Currently, my husband and I live with and take care of his grandma, who is a firm believer in all things christian.  She’s lived a high quality life thanks to our efforts.  She gets a decent, home cooked, well balanced meal every night for dinner (important for a diabetic).  We do her shopping, run her errands, pay her bills, keep up her yard, keep up her house, take care of her dogs, all of which she could do herself, if she wanted.  We do this out of respect, on top of jobs and our own kids and pets to tend, because there’s a strong sense of doing what is right and having a clean conscious when we lay our heads on the pillow each night.

It matters not.

We are perceived as bad, evil, lost, gone astray.  We are treated with alternating contempt and condescension.  Take for instance the gossip and condemnation of us we hear during her phone conversations with friends.  Many times this takes place with my grown son in the next room, able to hear every nasty insult hurled towards his own mother.   I walk my talk, so I am certain he sees that my words and deeds match up, nonetheless he is exposed to a fair amount of negativity and there are days I’m certain he struggles because of it.

And then nearly every morning, like clockwork, she gets a call from a chick who is a gambling addict but apparently a believer.  There’s an entirely predictable arc of conversation:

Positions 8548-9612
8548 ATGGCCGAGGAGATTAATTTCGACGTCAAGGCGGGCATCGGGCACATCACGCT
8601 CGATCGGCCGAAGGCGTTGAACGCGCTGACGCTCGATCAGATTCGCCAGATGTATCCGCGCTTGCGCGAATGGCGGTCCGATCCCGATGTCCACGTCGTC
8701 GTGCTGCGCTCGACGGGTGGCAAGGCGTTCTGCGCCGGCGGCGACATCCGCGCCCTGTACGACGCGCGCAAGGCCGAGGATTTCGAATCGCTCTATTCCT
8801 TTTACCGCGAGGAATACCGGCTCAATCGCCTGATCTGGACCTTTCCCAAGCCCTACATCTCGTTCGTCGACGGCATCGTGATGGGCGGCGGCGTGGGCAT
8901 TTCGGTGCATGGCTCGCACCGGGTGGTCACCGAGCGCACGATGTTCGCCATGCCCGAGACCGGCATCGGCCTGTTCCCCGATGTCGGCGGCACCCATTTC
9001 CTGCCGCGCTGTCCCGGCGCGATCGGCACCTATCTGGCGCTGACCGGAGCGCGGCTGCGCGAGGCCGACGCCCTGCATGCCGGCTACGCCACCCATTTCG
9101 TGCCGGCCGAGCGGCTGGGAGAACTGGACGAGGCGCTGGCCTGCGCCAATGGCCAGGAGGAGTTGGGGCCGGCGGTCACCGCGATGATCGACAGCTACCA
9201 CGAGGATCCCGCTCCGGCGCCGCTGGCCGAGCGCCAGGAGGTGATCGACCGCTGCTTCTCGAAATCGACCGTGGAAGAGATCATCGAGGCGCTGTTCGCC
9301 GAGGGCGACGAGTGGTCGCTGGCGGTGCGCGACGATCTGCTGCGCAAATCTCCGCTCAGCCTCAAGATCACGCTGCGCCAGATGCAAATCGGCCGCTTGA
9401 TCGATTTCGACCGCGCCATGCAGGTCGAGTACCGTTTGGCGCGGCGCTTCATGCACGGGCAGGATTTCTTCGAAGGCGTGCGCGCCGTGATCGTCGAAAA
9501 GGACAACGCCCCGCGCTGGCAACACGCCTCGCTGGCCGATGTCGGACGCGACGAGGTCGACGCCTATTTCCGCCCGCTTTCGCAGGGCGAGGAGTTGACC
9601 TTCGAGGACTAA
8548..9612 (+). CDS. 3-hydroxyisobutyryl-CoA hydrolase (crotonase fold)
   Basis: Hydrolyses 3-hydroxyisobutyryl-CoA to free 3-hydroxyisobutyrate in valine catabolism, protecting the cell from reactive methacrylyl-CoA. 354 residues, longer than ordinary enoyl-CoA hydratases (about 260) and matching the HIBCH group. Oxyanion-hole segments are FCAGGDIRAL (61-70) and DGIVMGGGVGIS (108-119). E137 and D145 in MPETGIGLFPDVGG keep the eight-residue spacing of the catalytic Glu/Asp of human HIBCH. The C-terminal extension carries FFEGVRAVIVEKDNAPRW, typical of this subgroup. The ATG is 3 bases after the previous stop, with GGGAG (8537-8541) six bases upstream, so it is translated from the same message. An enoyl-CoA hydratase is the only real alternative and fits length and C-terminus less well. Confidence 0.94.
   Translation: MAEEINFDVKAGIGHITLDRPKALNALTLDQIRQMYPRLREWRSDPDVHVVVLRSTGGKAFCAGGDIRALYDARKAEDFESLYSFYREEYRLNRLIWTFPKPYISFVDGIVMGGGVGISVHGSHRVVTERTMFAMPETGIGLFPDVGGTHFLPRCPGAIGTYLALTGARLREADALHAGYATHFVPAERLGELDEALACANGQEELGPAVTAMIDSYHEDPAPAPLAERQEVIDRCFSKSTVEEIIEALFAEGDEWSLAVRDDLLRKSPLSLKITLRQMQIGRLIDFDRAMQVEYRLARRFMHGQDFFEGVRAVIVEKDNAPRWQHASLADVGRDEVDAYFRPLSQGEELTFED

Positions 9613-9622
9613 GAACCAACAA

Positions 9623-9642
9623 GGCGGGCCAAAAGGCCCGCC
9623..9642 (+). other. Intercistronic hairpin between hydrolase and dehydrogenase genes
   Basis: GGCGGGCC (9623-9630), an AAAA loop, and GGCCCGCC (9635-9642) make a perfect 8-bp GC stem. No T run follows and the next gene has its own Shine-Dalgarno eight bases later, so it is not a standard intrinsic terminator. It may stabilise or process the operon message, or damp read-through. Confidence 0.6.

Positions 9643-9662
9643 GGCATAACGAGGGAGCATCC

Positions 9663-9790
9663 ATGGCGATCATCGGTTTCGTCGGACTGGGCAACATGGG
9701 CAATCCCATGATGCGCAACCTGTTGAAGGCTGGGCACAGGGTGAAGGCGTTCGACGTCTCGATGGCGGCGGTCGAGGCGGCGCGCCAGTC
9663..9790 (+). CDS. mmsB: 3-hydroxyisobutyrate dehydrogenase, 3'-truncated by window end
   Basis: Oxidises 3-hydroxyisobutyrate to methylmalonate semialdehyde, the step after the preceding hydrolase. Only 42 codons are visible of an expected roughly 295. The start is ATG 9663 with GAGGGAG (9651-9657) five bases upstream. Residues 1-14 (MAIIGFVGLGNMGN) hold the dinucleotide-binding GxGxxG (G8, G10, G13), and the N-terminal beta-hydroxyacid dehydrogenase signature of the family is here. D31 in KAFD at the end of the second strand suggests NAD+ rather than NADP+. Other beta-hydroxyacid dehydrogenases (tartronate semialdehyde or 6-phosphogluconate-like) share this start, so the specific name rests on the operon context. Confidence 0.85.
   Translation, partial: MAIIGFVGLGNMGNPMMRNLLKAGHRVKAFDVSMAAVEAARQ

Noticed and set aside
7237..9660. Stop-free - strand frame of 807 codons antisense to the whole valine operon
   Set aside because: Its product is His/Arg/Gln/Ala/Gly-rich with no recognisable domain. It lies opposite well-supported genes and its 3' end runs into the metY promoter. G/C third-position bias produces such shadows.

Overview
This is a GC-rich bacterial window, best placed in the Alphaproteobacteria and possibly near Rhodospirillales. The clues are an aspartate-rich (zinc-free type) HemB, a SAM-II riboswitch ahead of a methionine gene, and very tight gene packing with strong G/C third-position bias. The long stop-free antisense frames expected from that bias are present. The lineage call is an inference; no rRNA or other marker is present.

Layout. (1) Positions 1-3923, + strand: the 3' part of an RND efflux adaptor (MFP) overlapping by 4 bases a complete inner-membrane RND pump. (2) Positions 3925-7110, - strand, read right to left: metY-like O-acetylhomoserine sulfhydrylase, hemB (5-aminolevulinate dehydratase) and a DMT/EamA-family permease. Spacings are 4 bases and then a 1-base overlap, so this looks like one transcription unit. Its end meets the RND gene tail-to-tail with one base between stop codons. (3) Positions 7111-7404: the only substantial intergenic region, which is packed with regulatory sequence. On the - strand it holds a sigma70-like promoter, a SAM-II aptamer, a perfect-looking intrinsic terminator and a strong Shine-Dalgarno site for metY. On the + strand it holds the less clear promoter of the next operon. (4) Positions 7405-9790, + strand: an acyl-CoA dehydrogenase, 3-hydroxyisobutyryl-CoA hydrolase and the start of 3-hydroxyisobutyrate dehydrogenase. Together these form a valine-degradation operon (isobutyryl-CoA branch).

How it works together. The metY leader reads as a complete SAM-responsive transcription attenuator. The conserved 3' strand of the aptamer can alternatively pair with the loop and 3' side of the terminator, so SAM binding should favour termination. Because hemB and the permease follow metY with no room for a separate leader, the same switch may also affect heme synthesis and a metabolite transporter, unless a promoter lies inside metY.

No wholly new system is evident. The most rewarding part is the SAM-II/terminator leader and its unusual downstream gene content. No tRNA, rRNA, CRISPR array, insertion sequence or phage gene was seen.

Her:  “I messed up again.”

Grandma:  “We will pray for forgiveness and that God gives you the strength to overcome.”

It’s one of the most perverse things I’ve ever witnessed:  It’s okay to keep falling in the same mire, it’s okay to keep blowing rent money and food money, just as long as you believe in Christ and ask forgiveness.   But if you don’t believe – in anything – yet still maintain a daily focus to do good in your community, still work hard and take good care of your elders, still keep track of the words coming from your mouth, you’re held in contempt of some court to which you don’t even belong.

We are in the process of moving so as to alleviate the crazy stress involved with such a situation.  It is, however, immensely challenging  to continue to live graciously while knowing and understanding that we could be alcoholics or cheating on each other or fighting all the time; yet if we believed, we’d be given a pass and a prayer to be healed and all would be right in the world and our house.